# How do you find the asymptotes for #g(x) =( 3x^2)/(x^2 - 9)#?

Vertical asymptote:

Horizontal asymptote:

Oblique/Slant- None

Horizontal asymptote- Degree of numerator and denominator are the SAME- then horizontal asymptote is

No oblique/slant asymptote

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To find the asymptotes of the function ( g(x) = \frac{3x^2}{x^2 - 9} ), we first identify any vertical asymptotes by determining where the denominator equals zero. Here, the denominator ( x^2 - 9 ) equals zero when ( x = 3 ) or ( x = -3 ).

So, the vertical asymptotes are ( x = 3 ) and ( x = -3 ).

Next, we check for horizontal asymptotes. If the degree of the numerator is less than the degree of the denominator, the horizontal asymptote is at ( y = 0 ). If the degrees are equal, the horizontal asymptote is the ratio of the leading coefficients. If the degree of the numerator is greater than the degree of the denominator, there is no horizontal asymptote.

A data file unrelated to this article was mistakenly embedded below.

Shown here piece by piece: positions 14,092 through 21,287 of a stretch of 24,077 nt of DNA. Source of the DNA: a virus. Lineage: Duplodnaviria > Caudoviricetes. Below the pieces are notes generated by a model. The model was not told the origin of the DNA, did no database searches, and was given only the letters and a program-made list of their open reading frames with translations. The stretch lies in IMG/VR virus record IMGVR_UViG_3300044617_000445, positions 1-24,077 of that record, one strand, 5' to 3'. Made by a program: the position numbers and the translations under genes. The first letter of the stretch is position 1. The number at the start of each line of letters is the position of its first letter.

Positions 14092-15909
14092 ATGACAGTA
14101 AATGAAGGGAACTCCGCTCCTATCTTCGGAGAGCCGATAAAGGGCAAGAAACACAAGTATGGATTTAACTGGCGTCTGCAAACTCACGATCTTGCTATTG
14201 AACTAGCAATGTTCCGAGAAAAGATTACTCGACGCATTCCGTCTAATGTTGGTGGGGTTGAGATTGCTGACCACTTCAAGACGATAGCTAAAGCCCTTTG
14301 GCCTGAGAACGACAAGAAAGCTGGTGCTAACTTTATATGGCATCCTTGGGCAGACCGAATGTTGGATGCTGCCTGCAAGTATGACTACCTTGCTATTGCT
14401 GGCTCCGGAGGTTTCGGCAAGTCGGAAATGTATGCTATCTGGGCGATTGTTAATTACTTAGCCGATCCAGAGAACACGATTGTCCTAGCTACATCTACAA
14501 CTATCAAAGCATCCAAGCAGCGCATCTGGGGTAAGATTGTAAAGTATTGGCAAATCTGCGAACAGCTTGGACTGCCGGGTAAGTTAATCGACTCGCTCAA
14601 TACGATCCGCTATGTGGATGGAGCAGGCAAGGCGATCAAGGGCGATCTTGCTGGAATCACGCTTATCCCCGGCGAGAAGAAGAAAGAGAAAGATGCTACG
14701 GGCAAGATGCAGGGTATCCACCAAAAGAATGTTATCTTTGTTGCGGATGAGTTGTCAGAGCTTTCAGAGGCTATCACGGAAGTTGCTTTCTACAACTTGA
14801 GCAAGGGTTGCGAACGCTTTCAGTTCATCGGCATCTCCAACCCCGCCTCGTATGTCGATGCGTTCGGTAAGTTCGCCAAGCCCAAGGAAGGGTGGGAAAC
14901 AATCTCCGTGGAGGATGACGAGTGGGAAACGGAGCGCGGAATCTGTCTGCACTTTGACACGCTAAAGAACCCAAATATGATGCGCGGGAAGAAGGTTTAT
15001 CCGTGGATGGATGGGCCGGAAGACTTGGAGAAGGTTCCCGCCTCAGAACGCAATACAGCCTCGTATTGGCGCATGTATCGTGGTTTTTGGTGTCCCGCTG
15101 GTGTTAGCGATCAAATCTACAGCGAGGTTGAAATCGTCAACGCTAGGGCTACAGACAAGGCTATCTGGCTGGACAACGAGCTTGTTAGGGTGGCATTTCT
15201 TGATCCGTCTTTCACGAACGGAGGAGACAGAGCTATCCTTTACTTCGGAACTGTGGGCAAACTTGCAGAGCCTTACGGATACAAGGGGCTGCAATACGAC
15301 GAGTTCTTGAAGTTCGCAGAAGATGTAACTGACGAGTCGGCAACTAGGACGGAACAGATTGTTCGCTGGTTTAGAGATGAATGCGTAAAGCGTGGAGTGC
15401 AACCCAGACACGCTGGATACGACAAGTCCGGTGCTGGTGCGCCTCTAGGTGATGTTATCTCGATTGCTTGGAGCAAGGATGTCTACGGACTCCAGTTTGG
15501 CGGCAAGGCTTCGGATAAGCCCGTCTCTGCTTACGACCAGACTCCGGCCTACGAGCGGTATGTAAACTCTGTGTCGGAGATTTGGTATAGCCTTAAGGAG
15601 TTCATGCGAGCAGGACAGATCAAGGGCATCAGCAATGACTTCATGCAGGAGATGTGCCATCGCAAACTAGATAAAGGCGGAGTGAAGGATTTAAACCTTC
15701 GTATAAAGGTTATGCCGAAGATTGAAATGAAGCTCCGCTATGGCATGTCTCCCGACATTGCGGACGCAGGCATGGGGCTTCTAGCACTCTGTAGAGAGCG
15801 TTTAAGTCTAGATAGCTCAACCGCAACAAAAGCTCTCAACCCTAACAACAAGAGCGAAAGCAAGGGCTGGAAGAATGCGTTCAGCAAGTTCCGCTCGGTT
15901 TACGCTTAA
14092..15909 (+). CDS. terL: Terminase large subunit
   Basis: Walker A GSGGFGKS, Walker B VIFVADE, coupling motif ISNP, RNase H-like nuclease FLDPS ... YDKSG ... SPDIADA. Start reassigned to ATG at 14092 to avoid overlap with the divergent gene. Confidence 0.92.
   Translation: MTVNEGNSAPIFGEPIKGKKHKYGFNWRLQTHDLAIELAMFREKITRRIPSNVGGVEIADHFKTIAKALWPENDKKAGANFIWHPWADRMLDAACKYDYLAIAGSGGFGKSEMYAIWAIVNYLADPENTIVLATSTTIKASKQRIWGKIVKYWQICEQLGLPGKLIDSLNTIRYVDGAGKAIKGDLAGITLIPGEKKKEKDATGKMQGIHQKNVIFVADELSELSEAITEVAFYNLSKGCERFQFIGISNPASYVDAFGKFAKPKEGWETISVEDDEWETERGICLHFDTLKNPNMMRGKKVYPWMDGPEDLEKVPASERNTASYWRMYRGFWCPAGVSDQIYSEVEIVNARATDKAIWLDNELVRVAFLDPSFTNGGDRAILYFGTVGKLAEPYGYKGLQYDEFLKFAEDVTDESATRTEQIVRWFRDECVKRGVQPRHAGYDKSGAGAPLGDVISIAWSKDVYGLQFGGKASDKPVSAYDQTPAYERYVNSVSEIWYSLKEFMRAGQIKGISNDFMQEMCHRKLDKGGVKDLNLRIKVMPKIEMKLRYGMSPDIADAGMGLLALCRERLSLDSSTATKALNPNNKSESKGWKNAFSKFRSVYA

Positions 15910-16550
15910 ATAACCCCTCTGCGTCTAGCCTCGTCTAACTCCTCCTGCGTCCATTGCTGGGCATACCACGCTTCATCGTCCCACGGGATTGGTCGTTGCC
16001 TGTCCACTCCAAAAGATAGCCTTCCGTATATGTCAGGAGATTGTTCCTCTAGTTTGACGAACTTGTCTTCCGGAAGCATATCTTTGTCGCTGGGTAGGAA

In this case, both the numerator and denominator have the same degree (2), so the horizontal asymptote is the ratio of their leading coefficients, which is ( 3/1 = 3 ).

Therefore, the horizontal asymptote is ( y = 3 ).

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When evaluating a one-sided limit, you need to be careful when a quantity is approaching zero since its sign is different depending on which way it is approaching zero from. Let us look at some examples.

When evaluating a one-sided limit, you need to be careful when a quantity is approaching zero since its sign is different depending on which way it is approaching zero from. Let us look at some examples.

When evaluating a one-sided limit, you need to be careful when a quantity is approaching zero since its sign is different depending on which way it is approaching zero from. Let us look at some examples.

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